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Not to be confused with Stanine.

Stanene[1][2] is a topological insulator, theoretically predicted by Prof. Shoucheng Zhang's group at Stanford, which may display dissipationless currents[clarification needed] at its edges near room temperature. It is composed of tin atoms arranged in a single layer, in a manner similar to graphene.[3] Stanene got its name by combining stannum (the Latin name for tin) with the suffix -ene used by graphene.[4] Research is ongoing in Germany and China, as well as at laboratories at Stanford and UCLA.[5]

The addition of fluorine atoms to the tin lattice could extend the critical temperature up to 100 °C.[6] This would make it practical for use in integrated circuits to make smaller, faster and more energy efficient computers.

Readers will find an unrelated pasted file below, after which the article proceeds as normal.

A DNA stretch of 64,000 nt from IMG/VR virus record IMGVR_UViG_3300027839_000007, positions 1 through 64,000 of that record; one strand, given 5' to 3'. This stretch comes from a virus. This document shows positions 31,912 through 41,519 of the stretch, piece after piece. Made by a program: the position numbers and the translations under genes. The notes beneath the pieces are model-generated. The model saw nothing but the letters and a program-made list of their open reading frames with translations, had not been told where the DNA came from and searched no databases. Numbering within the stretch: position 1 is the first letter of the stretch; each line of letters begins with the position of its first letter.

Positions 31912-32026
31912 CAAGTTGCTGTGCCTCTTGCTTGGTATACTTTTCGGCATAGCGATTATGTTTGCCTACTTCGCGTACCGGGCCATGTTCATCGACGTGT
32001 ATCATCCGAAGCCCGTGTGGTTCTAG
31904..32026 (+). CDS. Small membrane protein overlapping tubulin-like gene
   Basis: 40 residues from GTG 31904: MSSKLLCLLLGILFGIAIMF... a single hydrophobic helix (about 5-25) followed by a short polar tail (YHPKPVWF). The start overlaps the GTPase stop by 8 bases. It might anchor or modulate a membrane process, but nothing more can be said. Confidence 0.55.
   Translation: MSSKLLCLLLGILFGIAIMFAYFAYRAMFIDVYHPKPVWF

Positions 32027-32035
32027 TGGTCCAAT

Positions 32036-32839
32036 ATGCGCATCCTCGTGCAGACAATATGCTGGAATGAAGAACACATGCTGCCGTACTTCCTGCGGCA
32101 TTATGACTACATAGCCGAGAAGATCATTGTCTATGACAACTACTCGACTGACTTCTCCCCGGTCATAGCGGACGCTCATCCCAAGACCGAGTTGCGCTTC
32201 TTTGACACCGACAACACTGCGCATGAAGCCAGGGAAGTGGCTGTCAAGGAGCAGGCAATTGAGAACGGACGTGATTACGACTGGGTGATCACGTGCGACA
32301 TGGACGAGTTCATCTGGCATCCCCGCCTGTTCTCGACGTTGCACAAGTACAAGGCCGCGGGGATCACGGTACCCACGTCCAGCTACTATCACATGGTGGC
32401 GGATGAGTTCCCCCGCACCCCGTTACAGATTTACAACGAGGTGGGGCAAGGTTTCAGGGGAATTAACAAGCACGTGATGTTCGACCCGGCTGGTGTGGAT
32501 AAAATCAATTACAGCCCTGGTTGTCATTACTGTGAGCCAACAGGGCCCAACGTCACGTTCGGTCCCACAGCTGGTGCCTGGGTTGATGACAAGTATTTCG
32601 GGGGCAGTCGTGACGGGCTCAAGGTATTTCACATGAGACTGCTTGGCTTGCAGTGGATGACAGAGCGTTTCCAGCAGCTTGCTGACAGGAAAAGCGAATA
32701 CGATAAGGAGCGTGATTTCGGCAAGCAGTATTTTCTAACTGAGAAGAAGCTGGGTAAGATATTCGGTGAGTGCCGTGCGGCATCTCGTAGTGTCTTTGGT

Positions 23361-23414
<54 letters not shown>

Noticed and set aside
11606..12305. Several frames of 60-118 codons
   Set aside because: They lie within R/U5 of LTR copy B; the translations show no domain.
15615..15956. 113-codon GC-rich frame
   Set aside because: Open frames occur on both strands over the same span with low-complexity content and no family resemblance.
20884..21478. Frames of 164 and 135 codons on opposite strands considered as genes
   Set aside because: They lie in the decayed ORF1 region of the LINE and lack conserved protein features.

Other topological -semi/superconducting materials[edit]

See also[edit]


  1. ^ DOE/SLAC National Accelerator Laboratory (2013-11-21). "Will 2-D tin be the next super material?". Retrieved 2014-01-10. 
  2. ^ "Will 2-D tin be the next super material?". 21 November 2013. Retrieved 2014-01-10. 
  3. ^ Xu, Y.; Yan, B.; Zhang, H. J.; Wang, J.; Xu, G.; Tang, P.; Duan, W.; Zhang, S. C. (2013). "Large-Gap Quantum Spin Hall Insulators in Tin Films". Physical Review Letters 111 (13). doi:10.1103/PhysRevLett.111.136804.  edit
  4. ^ Singh, Ritu (November 24, 2013). "Tin could be the next super material for computer chips". Zeenews. 
  5. ^ Markoff, John (January 9, 2014). "Designing the Next Wave of Computer Chips". New York Times. Retrieved January 10, 2014. 
  6. ^ "Will 2-D Tin be the Next Super Material?" (Press release). Stanford University: SLAC National Accelerator Laboratory. November 21, 2013. 

External links[edit]